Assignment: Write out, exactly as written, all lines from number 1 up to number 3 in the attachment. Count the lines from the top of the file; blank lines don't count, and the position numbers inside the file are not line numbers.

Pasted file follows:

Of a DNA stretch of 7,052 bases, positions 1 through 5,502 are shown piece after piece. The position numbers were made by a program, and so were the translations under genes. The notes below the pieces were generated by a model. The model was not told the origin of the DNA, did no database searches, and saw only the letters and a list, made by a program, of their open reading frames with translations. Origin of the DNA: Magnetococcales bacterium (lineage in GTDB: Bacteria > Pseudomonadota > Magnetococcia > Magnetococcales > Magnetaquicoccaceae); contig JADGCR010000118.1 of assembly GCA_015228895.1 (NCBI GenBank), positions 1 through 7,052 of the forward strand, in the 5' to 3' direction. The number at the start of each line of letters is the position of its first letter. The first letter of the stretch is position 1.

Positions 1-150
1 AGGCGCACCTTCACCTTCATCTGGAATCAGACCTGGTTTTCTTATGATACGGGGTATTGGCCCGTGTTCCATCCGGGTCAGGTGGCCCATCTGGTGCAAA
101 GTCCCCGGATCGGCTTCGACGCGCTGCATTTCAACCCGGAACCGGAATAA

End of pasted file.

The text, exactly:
Of a DNA stretch of 7,052 bases, positions 1 through 5,502 are shown piece after piece. The position numbers were made by a program, and so were the translations under genes. The notes below the pieces were generated by a model. The model was not told the origin of the DNA, did no database searches, and saw only the letters and a list, made by a program, of their open reading frames with translations. Origin of the DNA: Magnetococcales bacterium (lineage in GTDB: Bacteria > Pseudomonadota > Magnetococcia > Magnetococcales > Magnetaquicoccaceae); contig JADGCR010000118.1 of assembly GCA_015228895.1 (NCBI GenBank), positions 1 through 7,052 of the forward strand, in the 5' to 3' direction. The number at the start of each line of letters is the position of its first letter. The first letter of the stretch is position 1.

Positions 1-150
1 AGGCGCACCTTCACCTTCATCTGGAATCAGACCTGGTTTTCTTATGATACGGGGTATTGGCCCGTGTTCCATCCGGGTCAGGTGGCCCATCTGGTGCAAA